Why has Gold not spiked?
It remained no hidden secret that news headlines throughout July were largely dominated by an escalation of geo-political tensions around the globe. Usually, in such times of uncertainty investors become attracted to safe-havens, such as Gold. However, on this occasion, the valuation of Gold refused to spike. If anything, Gold consolidated during July before concluding the month slightly lower.
Investors refusal to purchase Gold recently is probably linked to an acknowledgement that the Federal Reserve are set to conclude QE within the next few months. From here, the majority of market headlines throughout the winter period will be surrounding when the US Central Bank will begin raising interest rates. If the latest FOMC statement is anything to go by, this will not occur until mid-2015. This may sound some time away but the general consensus that the health of the US economy is improving, alongside the inevitability that at some point the Federal Reserve will raise rates seems to be abundant to deter investors away from Gold.
Looking at the technicals on the Daily timeframe, Gold continues to be traded in a bearish channel although technical traders might see the consolidation in July as a potential future wedge opportunity. One of the characteristics behind the wedge pattern is that it can entice a bullish reversal. The question must be asked though that if the valuation of Gold is not spiking even with a variety of political tensions escalating around the globe, then when exactly could the valuation spike?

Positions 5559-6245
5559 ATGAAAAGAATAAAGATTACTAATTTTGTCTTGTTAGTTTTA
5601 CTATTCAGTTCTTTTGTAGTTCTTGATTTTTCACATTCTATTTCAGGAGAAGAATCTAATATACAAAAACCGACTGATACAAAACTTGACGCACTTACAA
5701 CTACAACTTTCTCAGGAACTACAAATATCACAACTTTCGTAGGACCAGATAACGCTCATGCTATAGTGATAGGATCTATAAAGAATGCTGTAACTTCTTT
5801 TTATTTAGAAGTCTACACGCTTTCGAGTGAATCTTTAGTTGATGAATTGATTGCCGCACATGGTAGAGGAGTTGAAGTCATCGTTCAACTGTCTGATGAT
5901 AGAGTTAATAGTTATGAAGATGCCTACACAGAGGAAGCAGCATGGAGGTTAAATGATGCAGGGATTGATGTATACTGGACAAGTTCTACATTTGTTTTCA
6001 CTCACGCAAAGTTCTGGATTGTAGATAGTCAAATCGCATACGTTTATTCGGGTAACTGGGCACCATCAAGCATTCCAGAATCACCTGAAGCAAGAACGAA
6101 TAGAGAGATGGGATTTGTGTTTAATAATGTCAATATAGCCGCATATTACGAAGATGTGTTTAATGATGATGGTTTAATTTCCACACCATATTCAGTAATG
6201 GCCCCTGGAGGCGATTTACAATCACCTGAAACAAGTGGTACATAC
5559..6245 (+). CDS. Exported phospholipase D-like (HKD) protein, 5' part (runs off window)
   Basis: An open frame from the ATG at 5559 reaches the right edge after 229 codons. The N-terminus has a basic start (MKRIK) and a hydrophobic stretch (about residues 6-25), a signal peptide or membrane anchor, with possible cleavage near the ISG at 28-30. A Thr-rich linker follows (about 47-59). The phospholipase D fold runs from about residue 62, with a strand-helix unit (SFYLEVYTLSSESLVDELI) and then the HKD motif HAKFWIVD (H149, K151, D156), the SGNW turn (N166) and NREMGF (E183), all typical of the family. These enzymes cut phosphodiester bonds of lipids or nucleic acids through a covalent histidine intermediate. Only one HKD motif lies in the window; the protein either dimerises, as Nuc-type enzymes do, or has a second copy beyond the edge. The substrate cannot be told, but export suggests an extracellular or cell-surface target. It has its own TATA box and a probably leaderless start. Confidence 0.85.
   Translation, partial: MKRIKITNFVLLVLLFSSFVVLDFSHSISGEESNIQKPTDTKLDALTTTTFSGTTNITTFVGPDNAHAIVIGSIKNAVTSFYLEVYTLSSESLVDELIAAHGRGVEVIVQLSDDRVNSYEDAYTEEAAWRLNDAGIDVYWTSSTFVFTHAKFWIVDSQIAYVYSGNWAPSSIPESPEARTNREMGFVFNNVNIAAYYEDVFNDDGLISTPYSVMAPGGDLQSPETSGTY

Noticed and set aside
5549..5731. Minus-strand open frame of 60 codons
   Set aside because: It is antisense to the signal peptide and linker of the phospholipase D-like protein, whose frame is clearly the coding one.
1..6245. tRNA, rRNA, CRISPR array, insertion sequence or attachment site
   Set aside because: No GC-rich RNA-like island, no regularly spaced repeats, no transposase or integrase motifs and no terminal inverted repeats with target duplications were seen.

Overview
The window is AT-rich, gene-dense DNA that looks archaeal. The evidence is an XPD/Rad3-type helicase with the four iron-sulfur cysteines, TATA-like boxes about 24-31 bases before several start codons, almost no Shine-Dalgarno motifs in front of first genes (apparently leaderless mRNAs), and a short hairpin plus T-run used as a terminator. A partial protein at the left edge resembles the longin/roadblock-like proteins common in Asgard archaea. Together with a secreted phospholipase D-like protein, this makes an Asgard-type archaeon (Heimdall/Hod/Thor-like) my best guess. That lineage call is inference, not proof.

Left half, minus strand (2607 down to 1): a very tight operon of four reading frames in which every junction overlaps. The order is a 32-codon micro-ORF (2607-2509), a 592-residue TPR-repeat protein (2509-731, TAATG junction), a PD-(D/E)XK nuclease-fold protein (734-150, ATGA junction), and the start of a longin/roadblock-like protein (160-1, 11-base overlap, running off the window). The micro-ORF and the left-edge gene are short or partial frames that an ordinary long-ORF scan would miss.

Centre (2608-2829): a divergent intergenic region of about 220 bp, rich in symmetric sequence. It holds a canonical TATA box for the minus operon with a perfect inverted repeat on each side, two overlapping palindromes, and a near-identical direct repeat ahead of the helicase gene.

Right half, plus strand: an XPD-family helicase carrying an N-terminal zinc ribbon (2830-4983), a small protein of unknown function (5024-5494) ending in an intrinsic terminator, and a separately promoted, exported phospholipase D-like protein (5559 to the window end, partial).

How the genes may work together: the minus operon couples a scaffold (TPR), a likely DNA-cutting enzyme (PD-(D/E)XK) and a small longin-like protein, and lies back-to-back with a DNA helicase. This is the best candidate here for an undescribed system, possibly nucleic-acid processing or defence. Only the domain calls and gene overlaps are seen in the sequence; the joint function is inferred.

The most suitable answer at this stage is that investors might be tempted to look towards Gold if a major economy threatens foreign intervention to solve a political dispute, or when the US concludes QE. The reason behind the latter suggestion is that Janet Yellen could suggest after QE concludes that the Federal Reserve remain a long time away from raising rates. This could tempt a bullish rally in the commodity before the end of the year.